A night to celebrate the US intellectual property system

Safeguarding intellectual property remains a principal mission of the federal government.

On Thursday at Nationals Park, I sat in my usual seats with a friend playing hooky from his job. What’s more exquisite than a day game in May under a cloudless sky? A lot of people around me were taking selfies.

Now Friday morning, I wonder how many selfie subjects could name the person who invented the camera in their phones? I can, because I chatted with physicist Eric Fossum at the  National Inventors Hall of Fame (NIFH) gala last night.

That took doing — not the chat, but getting to the gala. The latter required muscling through D.C. traffic from the ball park to the Press Club. There I ducked into the locker room to shower and change into formalwear, then back into the traffic to the National Building Museum.

In certain circles Fossum is well known. A 2011 NIFH inductee, he has won several big engineering and science awards. His work made it possible to fabricate a light-sensitive receptor and its processing electronics on a single chip. That enabled cell phones to become high-grade cameras.

A sponsors and co-founder of the National Inventors Hall of Fame is the U.S Patent and Trademark Office.  In his gala keynote agency chief Andrei Iancu extolled the U.S. intellectual property system. He called it the crown jewel of the nation’s economy, culture and history. It was not the first time he’s used that phrase publicly. A successful high technology patent attorney, Iancu got a 94-0 confirmation vote last year.

A USPTO spokesman mentioned that sometime within the next month  — no one knows the exact day or hour — the agency will grant America’s 10 millionth patent. The first was issued July 31, 1790.

The U.S. IP system — safeguarded by the USPTO — has attracted many brilliant people from around the world. Iancu himself emigrated from Romania at 12 years old and has not totally lost his accent.

That was a subtext to last night’s event. Maybe it’s more precise to say a system under which you are recognized and compensated for your brains and perseverance is a jewel in America’s general attraction worldwide.

Among this year’s inductees:

  • Ching Wan Tang was born in a primitive village in Hong Kong. He and Steven Van Slyke invented the organic light-emitting diode, or OLED. Do you like bright, thin screens that are part of a $23 billion industry? Thank them.
  • Arogyaswami Paulraj spent a career in the Indian navy and established national laboratories in India. But he came to Stanford University and gets credit for MIMO, which stands for multiple-input multiple output. If you use fast WiFi or LTE communications, and you do every hour you’re awake, thank Paulraj.
  • Sumitra Mitra was home-schooled in a remote part of India. Fast forward to her career at 3M, where she invented a nano particle dental restorative material. Six hundred million people have had their smiles restored as a result.

Bringing innovation to life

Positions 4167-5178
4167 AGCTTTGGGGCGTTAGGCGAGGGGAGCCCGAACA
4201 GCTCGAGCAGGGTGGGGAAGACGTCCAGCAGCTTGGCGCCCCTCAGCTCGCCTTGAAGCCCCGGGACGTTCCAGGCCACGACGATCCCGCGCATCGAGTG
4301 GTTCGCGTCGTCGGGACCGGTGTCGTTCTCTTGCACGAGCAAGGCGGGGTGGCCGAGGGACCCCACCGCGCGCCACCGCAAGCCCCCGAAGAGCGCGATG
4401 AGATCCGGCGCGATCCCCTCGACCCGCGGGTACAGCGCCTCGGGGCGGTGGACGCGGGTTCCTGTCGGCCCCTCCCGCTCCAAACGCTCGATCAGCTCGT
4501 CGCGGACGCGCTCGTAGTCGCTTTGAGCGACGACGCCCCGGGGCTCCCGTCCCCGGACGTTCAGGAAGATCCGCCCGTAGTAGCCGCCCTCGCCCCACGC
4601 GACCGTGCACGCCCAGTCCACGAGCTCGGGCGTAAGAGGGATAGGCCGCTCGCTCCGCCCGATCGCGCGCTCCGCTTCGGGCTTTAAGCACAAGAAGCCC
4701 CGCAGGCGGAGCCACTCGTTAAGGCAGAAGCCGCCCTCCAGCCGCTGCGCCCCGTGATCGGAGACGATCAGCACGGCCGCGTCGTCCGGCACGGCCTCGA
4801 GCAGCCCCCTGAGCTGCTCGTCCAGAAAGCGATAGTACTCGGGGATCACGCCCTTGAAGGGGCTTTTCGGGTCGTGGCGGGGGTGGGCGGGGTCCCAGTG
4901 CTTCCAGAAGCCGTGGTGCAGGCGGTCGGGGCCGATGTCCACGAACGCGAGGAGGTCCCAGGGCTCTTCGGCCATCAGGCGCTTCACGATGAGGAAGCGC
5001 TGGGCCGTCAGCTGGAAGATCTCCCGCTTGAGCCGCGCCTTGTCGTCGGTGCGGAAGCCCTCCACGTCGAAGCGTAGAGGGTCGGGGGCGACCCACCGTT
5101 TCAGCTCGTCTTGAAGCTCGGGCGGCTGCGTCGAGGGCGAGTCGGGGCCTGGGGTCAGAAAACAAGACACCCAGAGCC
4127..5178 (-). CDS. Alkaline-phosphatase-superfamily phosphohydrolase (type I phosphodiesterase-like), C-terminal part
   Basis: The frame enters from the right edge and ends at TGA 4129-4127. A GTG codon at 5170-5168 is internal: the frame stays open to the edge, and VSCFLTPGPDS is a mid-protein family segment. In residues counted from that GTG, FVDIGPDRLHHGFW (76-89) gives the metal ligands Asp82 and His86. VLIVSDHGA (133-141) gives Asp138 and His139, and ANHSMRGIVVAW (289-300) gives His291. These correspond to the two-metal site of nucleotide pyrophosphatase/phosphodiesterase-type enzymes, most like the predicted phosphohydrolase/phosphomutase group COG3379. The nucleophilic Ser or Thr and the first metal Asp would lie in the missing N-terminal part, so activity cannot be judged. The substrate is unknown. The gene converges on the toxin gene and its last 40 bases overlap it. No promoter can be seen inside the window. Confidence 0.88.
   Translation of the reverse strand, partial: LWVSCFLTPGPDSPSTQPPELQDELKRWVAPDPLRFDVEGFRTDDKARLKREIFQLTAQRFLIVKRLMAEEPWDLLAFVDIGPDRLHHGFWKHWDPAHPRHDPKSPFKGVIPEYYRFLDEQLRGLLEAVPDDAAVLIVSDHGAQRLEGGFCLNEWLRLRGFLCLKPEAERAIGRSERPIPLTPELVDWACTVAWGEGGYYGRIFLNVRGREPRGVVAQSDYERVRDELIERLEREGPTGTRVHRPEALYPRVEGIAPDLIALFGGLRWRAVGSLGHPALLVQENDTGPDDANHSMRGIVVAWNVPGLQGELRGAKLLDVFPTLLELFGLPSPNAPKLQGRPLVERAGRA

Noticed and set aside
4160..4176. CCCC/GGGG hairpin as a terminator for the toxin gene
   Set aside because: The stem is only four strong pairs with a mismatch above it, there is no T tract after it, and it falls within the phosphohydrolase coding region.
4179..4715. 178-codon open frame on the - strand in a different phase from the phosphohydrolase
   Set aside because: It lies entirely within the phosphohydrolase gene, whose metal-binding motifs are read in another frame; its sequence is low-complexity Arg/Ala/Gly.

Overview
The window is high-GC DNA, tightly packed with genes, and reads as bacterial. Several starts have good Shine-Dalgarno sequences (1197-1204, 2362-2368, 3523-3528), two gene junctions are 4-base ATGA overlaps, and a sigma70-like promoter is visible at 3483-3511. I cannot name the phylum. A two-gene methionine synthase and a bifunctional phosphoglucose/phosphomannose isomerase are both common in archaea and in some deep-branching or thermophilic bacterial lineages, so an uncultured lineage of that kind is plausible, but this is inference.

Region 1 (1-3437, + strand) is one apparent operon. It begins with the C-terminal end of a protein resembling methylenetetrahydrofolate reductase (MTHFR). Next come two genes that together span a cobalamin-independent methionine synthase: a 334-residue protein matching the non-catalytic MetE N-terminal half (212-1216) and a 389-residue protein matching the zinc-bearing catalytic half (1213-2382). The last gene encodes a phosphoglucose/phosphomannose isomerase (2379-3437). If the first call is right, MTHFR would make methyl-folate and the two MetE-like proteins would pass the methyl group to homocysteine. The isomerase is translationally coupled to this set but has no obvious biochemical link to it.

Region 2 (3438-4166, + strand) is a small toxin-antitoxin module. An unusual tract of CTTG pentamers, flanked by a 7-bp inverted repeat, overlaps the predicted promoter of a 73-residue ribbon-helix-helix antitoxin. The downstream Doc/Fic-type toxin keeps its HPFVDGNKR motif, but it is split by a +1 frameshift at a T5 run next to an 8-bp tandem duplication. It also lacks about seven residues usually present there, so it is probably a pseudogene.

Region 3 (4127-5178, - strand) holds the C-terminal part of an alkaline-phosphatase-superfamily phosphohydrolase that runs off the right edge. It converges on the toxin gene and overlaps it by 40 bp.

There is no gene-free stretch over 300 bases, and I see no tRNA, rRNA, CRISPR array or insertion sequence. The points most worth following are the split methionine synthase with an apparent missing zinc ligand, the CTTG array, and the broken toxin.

Inventors tend to work day and night. Mitra’s award made me think of a family episode, maybe it was the early 1970s, when my dad brought home a mayonnaise jar full of teeth. My sister and I shrieked with horror. Dad was an organic chemist and multiple patent holder, and worked many years in the field of dental composites. A big challenge was color matching. The jar of teeth was part of a project his lab was doing to tint composites to the many hues of actual teeth.

If I remember correctly, he told us they were cattle teeth, but we didn’t believe it.

The government encourages and pays for much of the innovation leading to patents. National Science Foundation funding supported work by three inductees: Ron Rivest, Adi Shamir and Leonard Adelman worked out public key encryption in 1977 at MIT. They are the R, S and A in RSA. Arogyaswami also credits funding from the Defense Advanced Research Projects Agency for giving him the space to develop MIMO.

For sure, most invention comes from corporate or individual funding. I was pleased to meet the guy, Stan Honey, who invented the yellow first-down line superimposed on TV during football games. Even the most fervent football fans tend to admit it that you can see the game much better on TV than in the mostly dreadful stadiums — i.e., Fedex Field — that dot the nation. Honey’s yellow line is one reason.

I asked Honey how the line was an invention, and not just a piece of programming. Basically for the way it follows a crowned field, stays underneath the player traffic and for a lot of other subtle reasons it is an invention.

The assemblage of brainpower in that room always inspires me. And I always find the inventors voluble. They are glad, almost eager to talk about what they have done. I thought, having just attended a baseball game, of the contrast with baseball players. How young, fabulously rich and utterly remote from mere mortals they are, protected by the iron cocoons that are professional sports franchises.

What would Bryce Harper say if I asked, “So, uh, how come yer hittin’ better leadin’ off, huh?”

Most inventors do not get rich from their creations. They work in corporations or universities, which often actually hold the patents. The best institutions at least honor and protect their inventors.

One attendee was the renowned Art Fry, inventor of the Post-It Note.  He still lives in St. Paul, Minnesota. He told me 3M takes good care of him in retirement and added, “A whole lot of money would probably just be a distraction.”

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